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Recode Daily: Uber is dumping its controversy-plagued self-driving truck business

Plus, the rapid evolution of robot hands.

A freight truck driving away from the camera on a deserted two-lane road in the desert Uber

Uber is shutting down its self-driving trucks unit and will instead focus its development efforts on autonomous cars. The company’s moves in the trucking industry have been dogged by controversy since 2016 when Uber paid a reported $680 million for Otto, a self-driving trucks startup founded by former Google engineer Anthony Levandowski, who was later sued by Alphabet and fired from Uber. Uber Freight, a business unit that helps truck drivers connect with shipping companies, is unaffected by the decision. [Kristen Korosec / TechCrunch]

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T-Mobile US signed a $3.5 billion deal with Nokia to build 5G wireless network gear for the mobile carrier, the world’s largest 5G deal yet. T-Mobile, the No. 3 U.S. mobile carrier — which recently agreed to a merger with Sprint — said the multiyear supply deal will allow it to deliver the first nationwide 5G services, creating a more formidable rival to telecom giants Verizon and AT&T. [Eric Auchard / Reuters]

A Berlin-based startup wants to be “Netflix for gadgets” by offering pay-as-you-go subscription rentals of the latest consumer tech. Targeting Germany only for now, Grover, which has raised about $43 million in a series A round, offers individual tech products by subscription as an alternative to owning products outright; it has also been testing a B2B product aimed at young companies that, for example, might want to subscribe to a bunch of MacBooks to give to new employees. [Steve O’Hear / TechCrunch]

The world economy runs on GPS — and it needs a backup plan. The Global Positioning System, the ubiquitous satellite navigation technology that was built for the U.S. military, has found its way into all our pockets. Not just for maps, it’s also a kind of vast, spaceborne clock that keeps global computer systems from freaking out. It’s also shockingly vulnerable to all kinds of interference. [Paul Tullis / Bloomberg Businessweek]

U.S. Sen. Mark Warner laid out 20 different paths to address problems posed by Big Tech platforms, from putting a price on users’ data, to requiring platforms to label bot accounts, to imitating Europe’s GDPR rules and giving more powers to consumers. The policy paper prepared by the staff of Senate Intelligence Committee vice chairman Warner is a window to the options available to U.S. policymakers concerned about disinformation and privacy.[David McCabe / Axios]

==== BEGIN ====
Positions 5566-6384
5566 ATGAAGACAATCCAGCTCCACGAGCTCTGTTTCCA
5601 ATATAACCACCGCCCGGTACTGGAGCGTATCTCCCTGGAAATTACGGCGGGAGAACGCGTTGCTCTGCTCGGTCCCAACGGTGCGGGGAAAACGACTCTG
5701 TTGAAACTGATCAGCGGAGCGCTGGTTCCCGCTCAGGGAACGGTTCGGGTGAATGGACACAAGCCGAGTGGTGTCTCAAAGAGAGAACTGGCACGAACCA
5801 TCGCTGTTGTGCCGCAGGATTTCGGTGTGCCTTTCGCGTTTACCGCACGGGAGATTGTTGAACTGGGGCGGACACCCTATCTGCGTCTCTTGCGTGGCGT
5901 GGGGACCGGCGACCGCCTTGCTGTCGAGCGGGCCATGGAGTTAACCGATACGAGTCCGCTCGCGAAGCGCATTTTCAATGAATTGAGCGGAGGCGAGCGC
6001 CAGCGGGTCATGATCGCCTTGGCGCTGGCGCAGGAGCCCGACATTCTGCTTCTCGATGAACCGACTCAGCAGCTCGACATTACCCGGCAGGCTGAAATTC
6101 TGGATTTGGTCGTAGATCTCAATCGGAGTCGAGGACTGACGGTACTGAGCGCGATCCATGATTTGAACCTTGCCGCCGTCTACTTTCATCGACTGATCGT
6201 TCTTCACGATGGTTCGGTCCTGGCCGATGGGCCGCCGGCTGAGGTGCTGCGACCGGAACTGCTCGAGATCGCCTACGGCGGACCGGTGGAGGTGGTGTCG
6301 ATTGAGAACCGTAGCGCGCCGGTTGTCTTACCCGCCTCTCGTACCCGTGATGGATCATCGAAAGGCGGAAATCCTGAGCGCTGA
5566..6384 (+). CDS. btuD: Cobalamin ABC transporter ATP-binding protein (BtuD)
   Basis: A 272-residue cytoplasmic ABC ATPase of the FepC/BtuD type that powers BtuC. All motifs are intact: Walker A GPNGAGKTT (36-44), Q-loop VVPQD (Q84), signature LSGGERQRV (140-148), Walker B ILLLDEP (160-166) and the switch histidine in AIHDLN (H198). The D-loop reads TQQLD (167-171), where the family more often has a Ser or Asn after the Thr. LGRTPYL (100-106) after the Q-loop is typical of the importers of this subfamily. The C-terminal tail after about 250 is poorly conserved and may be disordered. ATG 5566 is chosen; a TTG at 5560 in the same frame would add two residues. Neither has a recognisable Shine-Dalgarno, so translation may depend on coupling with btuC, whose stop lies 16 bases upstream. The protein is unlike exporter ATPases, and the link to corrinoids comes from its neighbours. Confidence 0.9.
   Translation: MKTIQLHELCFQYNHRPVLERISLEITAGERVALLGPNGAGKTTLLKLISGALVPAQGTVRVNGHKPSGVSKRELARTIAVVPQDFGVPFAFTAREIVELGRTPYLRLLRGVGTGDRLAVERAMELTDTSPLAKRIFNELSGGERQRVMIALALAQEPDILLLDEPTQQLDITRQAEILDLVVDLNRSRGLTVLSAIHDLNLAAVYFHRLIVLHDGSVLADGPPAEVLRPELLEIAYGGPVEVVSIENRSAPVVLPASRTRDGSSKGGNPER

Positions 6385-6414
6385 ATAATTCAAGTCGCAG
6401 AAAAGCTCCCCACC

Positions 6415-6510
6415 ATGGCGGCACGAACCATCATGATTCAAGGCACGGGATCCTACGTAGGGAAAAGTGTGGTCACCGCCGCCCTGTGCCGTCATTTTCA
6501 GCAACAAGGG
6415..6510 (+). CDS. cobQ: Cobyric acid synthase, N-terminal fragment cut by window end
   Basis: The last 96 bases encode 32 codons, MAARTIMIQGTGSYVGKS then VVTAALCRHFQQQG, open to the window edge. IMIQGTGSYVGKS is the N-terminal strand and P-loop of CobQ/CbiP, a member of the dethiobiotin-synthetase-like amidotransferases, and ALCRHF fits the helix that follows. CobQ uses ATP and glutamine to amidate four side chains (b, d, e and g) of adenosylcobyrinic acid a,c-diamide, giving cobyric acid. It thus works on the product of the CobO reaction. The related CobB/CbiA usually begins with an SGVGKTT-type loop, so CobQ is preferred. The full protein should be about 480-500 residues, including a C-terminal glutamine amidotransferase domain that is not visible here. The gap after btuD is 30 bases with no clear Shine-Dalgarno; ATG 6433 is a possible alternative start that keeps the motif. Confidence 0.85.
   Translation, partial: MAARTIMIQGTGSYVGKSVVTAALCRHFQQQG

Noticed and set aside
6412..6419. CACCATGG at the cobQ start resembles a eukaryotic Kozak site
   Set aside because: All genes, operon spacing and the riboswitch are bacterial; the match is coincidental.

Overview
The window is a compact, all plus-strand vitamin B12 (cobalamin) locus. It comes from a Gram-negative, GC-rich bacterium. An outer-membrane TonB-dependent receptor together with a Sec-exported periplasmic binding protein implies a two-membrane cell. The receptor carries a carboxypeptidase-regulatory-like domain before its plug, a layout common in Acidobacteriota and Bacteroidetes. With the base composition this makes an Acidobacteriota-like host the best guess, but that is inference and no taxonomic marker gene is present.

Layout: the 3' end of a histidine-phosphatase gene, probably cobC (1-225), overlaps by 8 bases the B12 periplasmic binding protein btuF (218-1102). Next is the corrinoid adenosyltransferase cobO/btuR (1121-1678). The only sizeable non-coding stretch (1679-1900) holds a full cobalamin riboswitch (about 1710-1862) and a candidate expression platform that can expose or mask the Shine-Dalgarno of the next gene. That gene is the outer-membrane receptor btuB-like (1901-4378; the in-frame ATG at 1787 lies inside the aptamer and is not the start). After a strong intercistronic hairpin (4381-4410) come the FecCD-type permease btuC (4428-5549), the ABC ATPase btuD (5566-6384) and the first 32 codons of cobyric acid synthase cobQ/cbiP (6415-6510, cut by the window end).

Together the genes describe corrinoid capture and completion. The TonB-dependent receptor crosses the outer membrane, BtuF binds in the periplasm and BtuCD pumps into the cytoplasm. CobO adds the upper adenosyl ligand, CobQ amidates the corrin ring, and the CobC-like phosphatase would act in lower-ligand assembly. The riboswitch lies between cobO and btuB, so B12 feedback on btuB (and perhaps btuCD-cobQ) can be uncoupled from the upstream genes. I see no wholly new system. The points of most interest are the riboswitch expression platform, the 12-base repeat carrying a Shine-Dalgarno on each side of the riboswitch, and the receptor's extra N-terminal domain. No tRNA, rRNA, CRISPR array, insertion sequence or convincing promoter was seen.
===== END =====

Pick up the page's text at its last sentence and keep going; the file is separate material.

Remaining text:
Make time for this fascinating yarn about how an ex-cop rigged McDonald’s point-of-sale Monopoly game and stole millions. Jerry Jacobson and his network of mobsters, psychics, strip-club owners and drug traffickers won almost every prize for 12 years, until the FBI launched an undercover scam sting called Operation Final Answer. [Jeff Maysh / The Daily Beast]

Prediction markets that let users bet on assassinations of public figures or the number of days before the next mass shooting have begun to appear on Augur, a blockchain-based, uncensorable platform where users can create prediction markets based on the outcome of any verifiable event, from World Cup games to elections to cryptocurrency prices to the weather. Meanwhile, small countries like Bermuda and Malta are competing to become the go-to destinations for cryptocurrency entrepreneurs and projects. [David Floyd / Coindesk]

Top stories from Recode

“Eighth Grade” director Bo Burnham is happy that a lot of people “have no idea who I am.”

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This is cool

How robot hands are evolving to do what ours can.

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